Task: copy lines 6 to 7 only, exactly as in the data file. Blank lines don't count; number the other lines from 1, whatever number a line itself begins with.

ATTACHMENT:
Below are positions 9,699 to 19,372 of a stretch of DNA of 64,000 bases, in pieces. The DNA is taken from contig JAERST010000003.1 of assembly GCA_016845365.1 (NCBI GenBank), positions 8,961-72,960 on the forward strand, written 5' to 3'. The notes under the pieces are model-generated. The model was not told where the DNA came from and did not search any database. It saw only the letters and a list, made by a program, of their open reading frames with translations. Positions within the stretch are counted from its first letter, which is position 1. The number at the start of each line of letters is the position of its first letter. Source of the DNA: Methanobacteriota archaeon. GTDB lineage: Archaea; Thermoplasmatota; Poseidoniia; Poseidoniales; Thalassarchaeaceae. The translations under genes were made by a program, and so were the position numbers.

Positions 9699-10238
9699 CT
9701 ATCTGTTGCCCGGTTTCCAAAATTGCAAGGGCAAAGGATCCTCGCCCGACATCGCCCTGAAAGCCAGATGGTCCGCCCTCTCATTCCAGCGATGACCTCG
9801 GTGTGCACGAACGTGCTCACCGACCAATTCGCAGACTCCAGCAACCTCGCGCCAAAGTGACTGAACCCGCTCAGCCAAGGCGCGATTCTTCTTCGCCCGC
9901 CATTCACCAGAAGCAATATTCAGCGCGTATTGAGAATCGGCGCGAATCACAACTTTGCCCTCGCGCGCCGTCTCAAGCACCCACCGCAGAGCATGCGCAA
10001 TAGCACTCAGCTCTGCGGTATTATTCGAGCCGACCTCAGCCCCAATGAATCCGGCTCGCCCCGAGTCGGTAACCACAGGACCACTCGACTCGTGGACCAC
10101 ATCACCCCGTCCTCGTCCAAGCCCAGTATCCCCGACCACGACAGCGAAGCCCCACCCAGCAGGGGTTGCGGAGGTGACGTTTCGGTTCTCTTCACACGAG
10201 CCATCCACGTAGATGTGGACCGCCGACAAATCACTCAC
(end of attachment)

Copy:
9901 CATTCACCAGAAGCAATATTCAGCGCGTATTGAGAATCGGCGCGAATCACAACTTTGCCCTCGCGCGCCGTCTCAAGCACCCACCGCAGAGCATGCGCAA
10001 TAGCACTCAGCTCTGCGGTATTATTCGAGCCGACCTCAGCCCCAATGAATCCGGCTCGCCCCGAGTCGGTAACCACAGGACCACTCGACTCGTGGACCAC